In your software, add four lines of text in Christed: “pop!”, “fizz!”, “clink!”, and “cheers!”

Adjust the height of each line to 1.25 inches, or whatever seems like an appropriate size for your flutes. You want to make sure that the text isn’t too big, otherwise it will be difficult to read on the glass.

Set your machine to the appropriate cutting depth for adhesive matte foil (on Cricut machines with a smart dial, set the dial to Custom, and when you go to make the cut, the screen will prompt you to choose the cutting depth you need. Click Browse All Materials, and under Vinyl, choose Adhesive Foil, Matte).

Note: It is VERY important to make sure you choose the setting for matte adhesive foil, not just adhesive foil. I made that mistake the first time cutting with this foil, and it ruined the cut.

Since this cut is going to be applied to the outside of the glass, we want to keep the image as is and do not need to mirror it like we would if we were adhering it to the back of a cutting board.

The foil is pretty heavy-duty, so I find it best to use a strong grip cutting mat. You may always have success with a standard grip mat, though.

Once you are done cutting, remove the negative space using your weeding tool.

Use your burnishing tool to apply strong grip transfer tape until you are able to pick up the words off the vinyl backing. Center them as desired onto each glass, and burnish until the foil sticks. In my experience, this foil vinyl sticks very easily and doesn’t need much burnishing.

And there you have it! A set of four matching, fun and flirty toasting flutes! With the exception of the painter’s tape pulling up some of the glitter, I’m pretty pleased with how these turned out. If you know of a better method for applying and sealing glitter on glasses, please let me know in the comments.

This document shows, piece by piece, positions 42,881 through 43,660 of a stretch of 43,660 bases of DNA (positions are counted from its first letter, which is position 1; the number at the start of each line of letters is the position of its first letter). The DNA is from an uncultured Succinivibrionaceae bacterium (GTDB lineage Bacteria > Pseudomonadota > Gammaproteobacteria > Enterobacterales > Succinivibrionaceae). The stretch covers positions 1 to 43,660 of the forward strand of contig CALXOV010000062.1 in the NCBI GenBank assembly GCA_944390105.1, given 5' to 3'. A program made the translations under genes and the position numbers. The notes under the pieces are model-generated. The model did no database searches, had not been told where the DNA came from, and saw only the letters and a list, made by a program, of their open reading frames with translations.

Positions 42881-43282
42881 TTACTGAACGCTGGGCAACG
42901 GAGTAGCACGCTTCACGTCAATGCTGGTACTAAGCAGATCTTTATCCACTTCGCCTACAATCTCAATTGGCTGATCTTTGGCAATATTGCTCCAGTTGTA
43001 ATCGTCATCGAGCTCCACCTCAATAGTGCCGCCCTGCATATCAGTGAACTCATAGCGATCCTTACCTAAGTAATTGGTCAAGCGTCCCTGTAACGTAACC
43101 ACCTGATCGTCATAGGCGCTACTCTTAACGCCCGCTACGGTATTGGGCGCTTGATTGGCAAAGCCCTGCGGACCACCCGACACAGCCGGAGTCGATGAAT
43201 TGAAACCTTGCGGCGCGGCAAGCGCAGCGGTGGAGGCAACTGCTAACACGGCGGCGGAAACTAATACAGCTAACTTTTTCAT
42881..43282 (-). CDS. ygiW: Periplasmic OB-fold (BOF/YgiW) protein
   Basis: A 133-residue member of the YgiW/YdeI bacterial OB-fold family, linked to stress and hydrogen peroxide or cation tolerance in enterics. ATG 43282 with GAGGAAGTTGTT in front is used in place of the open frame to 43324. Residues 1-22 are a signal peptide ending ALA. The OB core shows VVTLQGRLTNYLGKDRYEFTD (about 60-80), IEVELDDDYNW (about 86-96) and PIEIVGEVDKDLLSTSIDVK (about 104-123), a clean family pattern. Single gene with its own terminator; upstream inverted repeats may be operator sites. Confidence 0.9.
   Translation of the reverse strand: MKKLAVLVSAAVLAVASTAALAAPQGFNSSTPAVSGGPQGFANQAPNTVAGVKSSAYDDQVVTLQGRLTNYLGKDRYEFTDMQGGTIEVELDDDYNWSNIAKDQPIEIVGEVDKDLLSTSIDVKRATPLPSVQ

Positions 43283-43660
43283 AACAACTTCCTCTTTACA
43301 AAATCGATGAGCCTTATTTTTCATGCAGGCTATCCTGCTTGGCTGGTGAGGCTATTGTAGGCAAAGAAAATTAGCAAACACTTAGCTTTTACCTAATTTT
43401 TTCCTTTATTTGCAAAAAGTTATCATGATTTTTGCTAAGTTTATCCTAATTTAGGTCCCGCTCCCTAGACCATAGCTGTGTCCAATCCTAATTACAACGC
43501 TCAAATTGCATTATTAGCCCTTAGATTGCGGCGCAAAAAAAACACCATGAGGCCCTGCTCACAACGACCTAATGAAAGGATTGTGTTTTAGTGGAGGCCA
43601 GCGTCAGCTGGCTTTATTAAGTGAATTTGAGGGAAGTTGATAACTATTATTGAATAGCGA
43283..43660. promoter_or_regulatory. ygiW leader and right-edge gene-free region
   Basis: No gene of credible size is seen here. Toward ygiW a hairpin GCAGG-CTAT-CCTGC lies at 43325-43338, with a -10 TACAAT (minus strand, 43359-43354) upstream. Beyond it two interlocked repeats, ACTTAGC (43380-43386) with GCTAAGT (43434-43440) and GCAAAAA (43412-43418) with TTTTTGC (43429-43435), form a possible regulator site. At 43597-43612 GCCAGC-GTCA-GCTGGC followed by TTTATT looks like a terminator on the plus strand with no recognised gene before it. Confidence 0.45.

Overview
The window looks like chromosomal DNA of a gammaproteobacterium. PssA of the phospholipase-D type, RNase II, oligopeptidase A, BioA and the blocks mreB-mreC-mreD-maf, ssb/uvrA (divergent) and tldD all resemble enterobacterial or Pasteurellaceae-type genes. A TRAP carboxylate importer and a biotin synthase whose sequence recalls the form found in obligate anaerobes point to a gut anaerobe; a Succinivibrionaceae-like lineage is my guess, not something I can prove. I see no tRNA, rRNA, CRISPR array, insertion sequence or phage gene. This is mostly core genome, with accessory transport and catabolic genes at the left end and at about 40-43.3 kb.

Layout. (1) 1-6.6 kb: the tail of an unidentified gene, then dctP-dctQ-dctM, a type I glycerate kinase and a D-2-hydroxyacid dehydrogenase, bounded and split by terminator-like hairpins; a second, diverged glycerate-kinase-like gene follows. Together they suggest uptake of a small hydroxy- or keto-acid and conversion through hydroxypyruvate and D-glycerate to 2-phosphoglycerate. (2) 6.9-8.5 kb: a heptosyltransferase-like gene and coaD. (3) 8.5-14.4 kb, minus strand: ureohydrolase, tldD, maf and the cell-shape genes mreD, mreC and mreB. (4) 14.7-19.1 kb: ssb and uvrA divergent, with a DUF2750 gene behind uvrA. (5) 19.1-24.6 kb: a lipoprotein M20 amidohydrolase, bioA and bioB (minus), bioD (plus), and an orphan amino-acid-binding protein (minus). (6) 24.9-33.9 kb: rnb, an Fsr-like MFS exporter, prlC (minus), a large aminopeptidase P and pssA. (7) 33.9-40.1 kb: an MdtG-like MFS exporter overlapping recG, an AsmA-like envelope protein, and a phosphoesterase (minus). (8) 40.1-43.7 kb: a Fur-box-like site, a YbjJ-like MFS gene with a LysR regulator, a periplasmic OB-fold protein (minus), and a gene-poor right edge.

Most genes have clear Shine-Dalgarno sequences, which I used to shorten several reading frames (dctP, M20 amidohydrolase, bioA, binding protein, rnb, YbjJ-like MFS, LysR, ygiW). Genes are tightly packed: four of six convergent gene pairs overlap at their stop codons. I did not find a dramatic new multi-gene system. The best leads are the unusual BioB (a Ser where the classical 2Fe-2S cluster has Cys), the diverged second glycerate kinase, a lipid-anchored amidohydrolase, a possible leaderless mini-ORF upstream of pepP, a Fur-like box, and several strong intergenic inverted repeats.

Stay crafty, my friends!

xoxo, Charlotte

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4 comments

  1. Ok, from a zero-percent crafty person, I just wanted to say that this was fun to read!
    I didn’t expect to come away with anything more than, “Hmm. That was interesting”. So imagine my surprise when I found myself thinking, “Hey…I could do that”! Although, admittedly, there’s some equipment I don’t own, I just felt like you explained it in enough detail that I could actually grasp the process from start to finish.
    I particularly liked that you shared the minor difficulties you encountered with the glitter/painter’s tape and what you’ve learned through experience with your Cricut machine. It was great context.
    Color me inspired!

    Liked by 1 person

  2. If only my craftiness extended as far as something like this. I only use mine to get things I want (you see what I did there?).

    Youre a very resourceful person and it’s great that you share your talents with everyone in a not-for-profit manner unlike so many. Keep that up. It’s inspiring.

    Liked by 1 person

    • *rimshot* Nice dad joke!

      As we’ve discussed, I really dislike it when profits get in the way of bloggers sharing genuine content. Cricut are known for sending bloggers free loot, even nice things like new machines (which, mind you, cost upwards of $250-$350). But there’s just no way I could personally be even remotely objective working with a free machine!!

      Like